Hundreds of migrants stranded at an abandoned camp in Bosnia and Herzegovina were spending New Year's Eve in freezing temperatures, according to humanitarian groups, as authorities in the country struggled to balance their safety with growing hostility from local populations.

Around 700 people on Wednesday were sleeping in abandoned shipping containers and in the open in and around the former camp of Lipa, in northwestern Bosnia. They were living in squalid conditions, lacking electricity, water, winter clothes and tents, the humanitarian organizations said.

The Lipa camp was abandoned last week after it was deemed unsafe by aid workers. As the migrants left, a fire destroyed most of the tents left behind.

The migrants, mostly from Afghanistan, Pakistan and Bangladesh, were supposed to be relocated to an old military site in the nearby city of Bihac this week, but Bihac's mayor has refused to accommodate them. The buses that came to transport the migrants to Bihac allowed some to shelter in the vehicles on Tuesday night but left Lipa empty the next day.

The migrants' uncertain fate was the latest example of Bosnia's struggle to provide basic assistance to those hoping to reach the European Union. Migrants have faced increased animosity from residents on the Bosnian side of the border and abuses by Croatian police on the other.

On Thursday, the Bosnian government agreed to relocate the migrants from Lipa to Bihac, 15 miles to the north "very quickly," it said, but didn't provide an exact date.

"We emphasize that this is an urgent and temporary care for migrants during the winter months, until the Lipa reception center is built and equipped for a longer stay," the interior ministry said in a statement, adding that the Lipa camp would be rebuilt, with water and electrical service, and be ready to permanently house migrants by April.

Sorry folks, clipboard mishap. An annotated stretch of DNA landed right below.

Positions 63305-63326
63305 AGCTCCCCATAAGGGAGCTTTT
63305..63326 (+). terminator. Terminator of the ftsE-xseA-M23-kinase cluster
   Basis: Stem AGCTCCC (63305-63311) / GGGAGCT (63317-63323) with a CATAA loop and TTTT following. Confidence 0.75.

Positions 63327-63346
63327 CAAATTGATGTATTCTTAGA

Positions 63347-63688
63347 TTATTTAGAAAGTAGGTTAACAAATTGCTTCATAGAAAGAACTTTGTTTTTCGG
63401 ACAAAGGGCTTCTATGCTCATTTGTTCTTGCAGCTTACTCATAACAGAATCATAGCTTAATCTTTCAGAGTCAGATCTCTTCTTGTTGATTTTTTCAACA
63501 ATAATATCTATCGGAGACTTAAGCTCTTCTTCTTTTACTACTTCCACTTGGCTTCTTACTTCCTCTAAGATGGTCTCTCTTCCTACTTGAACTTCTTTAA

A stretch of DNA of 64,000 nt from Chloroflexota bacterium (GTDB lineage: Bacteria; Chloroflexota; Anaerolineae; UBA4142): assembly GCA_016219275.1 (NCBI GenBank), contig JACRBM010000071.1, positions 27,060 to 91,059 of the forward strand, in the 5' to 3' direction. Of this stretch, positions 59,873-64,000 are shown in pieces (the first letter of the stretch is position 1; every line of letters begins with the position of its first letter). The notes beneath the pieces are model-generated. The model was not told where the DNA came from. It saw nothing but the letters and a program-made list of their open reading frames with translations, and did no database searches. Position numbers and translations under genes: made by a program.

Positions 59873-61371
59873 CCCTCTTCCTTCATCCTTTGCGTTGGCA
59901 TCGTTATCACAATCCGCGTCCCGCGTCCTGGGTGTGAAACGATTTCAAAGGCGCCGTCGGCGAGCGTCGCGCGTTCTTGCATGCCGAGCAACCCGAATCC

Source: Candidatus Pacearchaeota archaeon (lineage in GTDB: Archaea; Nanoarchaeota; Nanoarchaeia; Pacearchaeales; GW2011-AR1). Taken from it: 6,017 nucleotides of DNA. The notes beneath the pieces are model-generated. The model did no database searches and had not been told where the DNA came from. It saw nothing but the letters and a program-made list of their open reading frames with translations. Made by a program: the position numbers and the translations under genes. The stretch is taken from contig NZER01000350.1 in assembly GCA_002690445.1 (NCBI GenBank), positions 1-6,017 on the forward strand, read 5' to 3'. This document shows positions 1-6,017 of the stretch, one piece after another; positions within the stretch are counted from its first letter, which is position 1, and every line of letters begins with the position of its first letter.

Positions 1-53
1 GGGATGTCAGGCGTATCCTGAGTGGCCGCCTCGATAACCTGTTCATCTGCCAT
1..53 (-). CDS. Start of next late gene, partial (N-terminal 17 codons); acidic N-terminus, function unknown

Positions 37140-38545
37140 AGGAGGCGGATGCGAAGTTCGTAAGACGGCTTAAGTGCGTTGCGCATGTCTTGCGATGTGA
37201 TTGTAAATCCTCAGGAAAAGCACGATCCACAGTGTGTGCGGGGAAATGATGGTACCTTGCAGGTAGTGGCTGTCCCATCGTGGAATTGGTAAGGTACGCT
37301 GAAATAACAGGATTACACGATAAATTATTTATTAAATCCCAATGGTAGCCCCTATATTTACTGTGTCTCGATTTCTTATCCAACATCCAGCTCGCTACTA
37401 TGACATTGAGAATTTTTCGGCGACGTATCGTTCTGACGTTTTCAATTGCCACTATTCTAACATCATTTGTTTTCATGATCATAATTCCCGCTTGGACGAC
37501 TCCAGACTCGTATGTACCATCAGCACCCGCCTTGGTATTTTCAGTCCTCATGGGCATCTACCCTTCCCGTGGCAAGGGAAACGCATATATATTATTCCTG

The ministry called for local authorities to facilitate the transfer and help accommodate migrants in the camp in Bihac in the meantime. "Obstructing and rejecting the proposed solutions for the accommodation of migrants who are now in the open, can only worsen the humanitarian situation, cause additional suffering and even human casualties," it added.

But Peter Van der Auweraert, the chief of mission in Bosnia for the International Organization for Migration, said he was not optimistic that the decision would be enforced any time soon due to local opposition.

"Dozens of people are protesting with the mayors of two towns who say they don't want to accommodate migrants, and as a result, the state, whose mandate is to relocate those migrants, bows to pressure and decides not to move," Van der Auweraert said.

"But those migrants and refugees are in dire need of lifesaving humanitarian assistance," he added.

As countries like Turkey, Greece and Hungary have made it more difficult for migrants and refugees to reach the wealthier nations of the European Union, Bosnia has in recent years become a central point of passage for those making their way into the continent.